From the Vaults

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The Rolling Stones: Empty Heart (1964)

30 Aug 2011  |  1 min read  |  1

In June 1964, when Mick Jagger and Keith Richards were still only 20, the Rolling Stones took time out from their short American tour to head into the famous Chess studios at 2120 South Michigan Avenue in Chicago. With famed engineer Ron Malo, who had worked with many of the blues giants who had walked through Chess, they recorded five songs which appeared on the subsequent EP 5x5.... > Read more

The Flame: See the Light (1970)

26 Aug 2011  |  2 min read

Even during their lifespan there were always records which were attributed to the Beatles. The suggestion was that they might put out a single anonymously just to see if it would chart -- or there were the famous bootlegs of "the Beatles with Bob Dylan". After they broke up in 1970 there were any number of rumours that they had reformed under an assumed name. The most famous was... > Read more

Jerry Butler: Mr Dee Jay, I Got A Heartache (1968)

25 Aug 2011  |  1 min read

Jerry Butler, one of the greatest soul singers to emerge out of Chicago, came up through the usual route: gospel in church, inspired by Sam Cooke and the Soul Stirrers, formed a group (the Impressions) and recorded for Vee-Jay down on what was known as Record Row. "Record Row was the scene," he said. "It went from just south of the Loop all the way down to 23rd St where Chess... > Read more

Maxine Brown: Funny (1961)

24 Aug 2011  |  1 min read  |  1

There's something very satisfying about don't-care-anymore songs. The world is awash with the luvvy stuff but every now and again a song comes along which says, "Yep, but I'm over you". An Elsewhere favourite is Solomon King's exceptional Happy Again which really put that grand passion into perspective. Yeah, I loved and I lost and am hurt. But jeez, life goes on . . .... > Read more

Shoes: Tomorrow Night (1978)

23 Aug 2011  |  2 min read

In that great alphabet of power pop kicked off by the Beatles and which includes Badfinger, Big Star, Cheap Trick and so on, the Shoes out of Zion, Illinois are perhaps the least known today. That doesn't mean they are forgotten or won't be rediscovered however: the Elektra bio which came with their major label debut Present Tense noted that when their earlier, independently produced debut... > Read more

Joe Jones: You Talk Too Much (1960)

22 Aug 2011  |  1 min read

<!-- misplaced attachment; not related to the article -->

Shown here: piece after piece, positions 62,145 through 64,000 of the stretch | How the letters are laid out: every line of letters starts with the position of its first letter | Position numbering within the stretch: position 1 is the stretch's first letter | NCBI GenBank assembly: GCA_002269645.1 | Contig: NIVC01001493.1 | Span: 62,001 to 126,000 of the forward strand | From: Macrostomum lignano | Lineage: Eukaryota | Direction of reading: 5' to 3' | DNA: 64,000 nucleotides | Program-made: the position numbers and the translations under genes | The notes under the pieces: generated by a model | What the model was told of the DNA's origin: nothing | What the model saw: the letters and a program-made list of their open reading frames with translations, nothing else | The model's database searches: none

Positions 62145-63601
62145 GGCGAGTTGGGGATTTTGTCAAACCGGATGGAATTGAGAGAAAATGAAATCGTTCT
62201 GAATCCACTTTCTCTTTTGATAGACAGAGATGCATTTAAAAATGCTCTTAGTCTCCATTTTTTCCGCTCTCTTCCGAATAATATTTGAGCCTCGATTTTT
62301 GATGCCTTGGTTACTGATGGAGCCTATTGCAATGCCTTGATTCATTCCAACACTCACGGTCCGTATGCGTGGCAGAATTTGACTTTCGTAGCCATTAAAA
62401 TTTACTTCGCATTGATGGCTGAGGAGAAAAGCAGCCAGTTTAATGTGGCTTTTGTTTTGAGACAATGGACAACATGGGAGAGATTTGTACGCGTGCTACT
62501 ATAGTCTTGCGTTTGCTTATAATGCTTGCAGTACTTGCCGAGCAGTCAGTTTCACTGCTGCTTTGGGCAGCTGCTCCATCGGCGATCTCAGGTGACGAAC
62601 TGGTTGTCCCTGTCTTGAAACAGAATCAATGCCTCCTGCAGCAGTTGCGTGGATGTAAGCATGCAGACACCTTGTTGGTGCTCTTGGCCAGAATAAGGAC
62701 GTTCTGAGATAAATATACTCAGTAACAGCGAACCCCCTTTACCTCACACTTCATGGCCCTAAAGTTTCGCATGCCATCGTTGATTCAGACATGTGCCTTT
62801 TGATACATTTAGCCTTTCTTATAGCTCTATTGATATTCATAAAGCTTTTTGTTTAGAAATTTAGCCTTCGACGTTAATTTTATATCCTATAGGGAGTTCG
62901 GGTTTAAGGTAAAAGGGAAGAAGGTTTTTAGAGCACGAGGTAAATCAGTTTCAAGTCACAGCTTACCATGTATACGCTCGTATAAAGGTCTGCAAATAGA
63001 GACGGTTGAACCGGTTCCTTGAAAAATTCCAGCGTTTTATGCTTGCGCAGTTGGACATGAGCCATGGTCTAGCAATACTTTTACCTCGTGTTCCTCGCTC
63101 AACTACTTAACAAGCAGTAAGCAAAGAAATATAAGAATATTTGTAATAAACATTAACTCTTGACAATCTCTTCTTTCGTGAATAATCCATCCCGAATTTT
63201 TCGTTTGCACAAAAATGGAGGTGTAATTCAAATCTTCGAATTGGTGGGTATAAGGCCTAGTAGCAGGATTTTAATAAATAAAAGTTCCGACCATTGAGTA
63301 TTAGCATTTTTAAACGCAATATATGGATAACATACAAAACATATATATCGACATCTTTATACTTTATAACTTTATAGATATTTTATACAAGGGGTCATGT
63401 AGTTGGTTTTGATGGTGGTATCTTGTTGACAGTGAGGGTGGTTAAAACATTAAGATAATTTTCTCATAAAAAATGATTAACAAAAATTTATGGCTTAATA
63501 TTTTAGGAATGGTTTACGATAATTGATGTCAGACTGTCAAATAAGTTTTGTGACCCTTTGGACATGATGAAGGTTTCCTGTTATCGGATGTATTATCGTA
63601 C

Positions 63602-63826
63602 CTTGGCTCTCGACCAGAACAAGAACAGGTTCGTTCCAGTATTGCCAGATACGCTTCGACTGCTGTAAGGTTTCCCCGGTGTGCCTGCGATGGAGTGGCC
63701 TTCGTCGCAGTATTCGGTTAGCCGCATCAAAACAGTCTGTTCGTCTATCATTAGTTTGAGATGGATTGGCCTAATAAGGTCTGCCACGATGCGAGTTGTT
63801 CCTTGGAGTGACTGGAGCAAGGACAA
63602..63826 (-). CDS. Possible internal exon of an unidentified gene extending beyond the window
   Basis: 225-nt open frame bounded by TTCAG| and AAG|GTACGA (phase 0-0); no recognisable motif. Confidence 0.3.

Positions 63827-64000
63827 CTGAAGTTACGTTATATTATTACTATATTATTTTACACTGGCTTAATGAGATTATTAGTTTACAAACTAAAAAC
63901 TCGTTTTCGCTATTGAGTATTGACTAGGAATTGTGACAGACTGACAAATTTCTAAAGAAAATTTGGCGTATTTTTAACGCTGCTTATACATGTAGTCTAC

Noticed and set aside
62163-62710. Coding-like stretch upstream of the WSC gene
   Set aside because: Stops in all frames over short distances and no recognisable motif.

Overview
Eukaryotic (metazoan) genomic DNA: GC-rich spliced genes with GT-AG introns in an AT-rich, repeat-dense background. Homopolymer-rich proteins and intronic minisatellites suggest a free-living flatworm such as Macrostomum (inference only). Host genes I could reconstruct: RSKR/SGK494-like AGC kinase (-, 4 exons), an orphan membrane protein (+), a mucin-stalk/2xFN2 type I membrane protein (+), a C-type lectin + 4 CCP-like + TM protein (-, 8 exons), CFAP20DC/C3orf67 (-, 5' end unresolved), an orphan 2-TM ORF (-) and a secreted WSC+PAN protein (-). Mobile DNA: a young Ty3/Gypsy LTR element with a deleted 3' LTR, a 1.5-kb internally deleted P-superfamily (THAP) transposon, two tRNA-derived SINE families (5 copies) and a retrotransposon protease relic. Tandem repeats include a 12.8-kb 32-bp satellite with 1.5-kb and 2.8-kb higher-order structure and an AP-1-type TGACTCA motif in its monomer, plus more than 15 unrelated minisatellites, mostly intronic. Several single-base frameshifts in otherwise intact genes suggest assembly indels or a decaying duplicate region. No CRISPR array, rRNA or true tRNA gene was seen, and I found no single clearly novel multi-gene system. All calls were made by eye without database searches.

Sometimes there is an eloquence and directness in simplicity: "Wild thing, you make my heart sing . . ." Hard to improve on that. Or this blunt sentiment by Joe Jones, a rhythm and blues singer from New Orleans who once had the gall to claim he wrote the classic Iko Iko for the Dixie Cups whom he managed. Wasn't the first time Joe had been dragged into court for claiming he'd... > Read more

Green Jelly: Three Little Pigs (1993)

19 Aug 2011  |  1 min read

There just aren't enough fairy tales at From the Vaults. Only the clip of Sam the Sham and the Pharoah's Little Red Riding Hood as far as I can recall. Time then to resurrect this from the grunge era, the delightful Green Jelly (an umlat over the Y meant it was pronounced "Green Jello") with their update of the old story of the pigs and the big bad wolf. Green Jelly played... > Read more

Jesse Belvin: Guess Who (1959)

18 Aug 2011  |  1 min read

The list of those 27-year olds who went to join what Kurt Cobain's mother called "that stupid club" has just received Amy Winehouse, and when she died there were any number of writers who noted the list of those of that age who'd gone: Robert Johnson, Brian Jones, Jimi, Janis, Jim, Badfinger's Pete Ham . . . And of course Jesse. Jesse Belvin was one of the most gifted writers... > Read more

The Supremes: Floy Joy (1972)

17 Aug 2011  |  <1 min read

In the mid Sixties when people were earnestly looking to Bob Dylan for answers, someone asked him who his favourite poet was. "Smokey Robinson," he replied. Fair call. Smokey's songs like Got a Job had wit and Tracks of My Tears had heart. You can't add or subtract a word from My Guy or You Really Got a Hold On Me. But even poets have their off days and you'd have to think... > Read more

Hotlegs: Neanderthal Man (1970)

16 Aug 2011  |  1 min read

It's not unusual for studio experiments to end up on records, less common that they become the record itself -- as was the case with this single. To backtrack a bit. The successful British songwriter Graham Gouldman who had penned hits for Herman's Hermits (No Milk Today), the Yardbirds (For Your Love, Heart Full of Soul, Evil Hearted You) and others hit a dry spell in the late Sixties. So... > Read more

(Warning, from vinyl so has enjoyable surface noise)

The Funky Kings: Singing in the Streets (1976)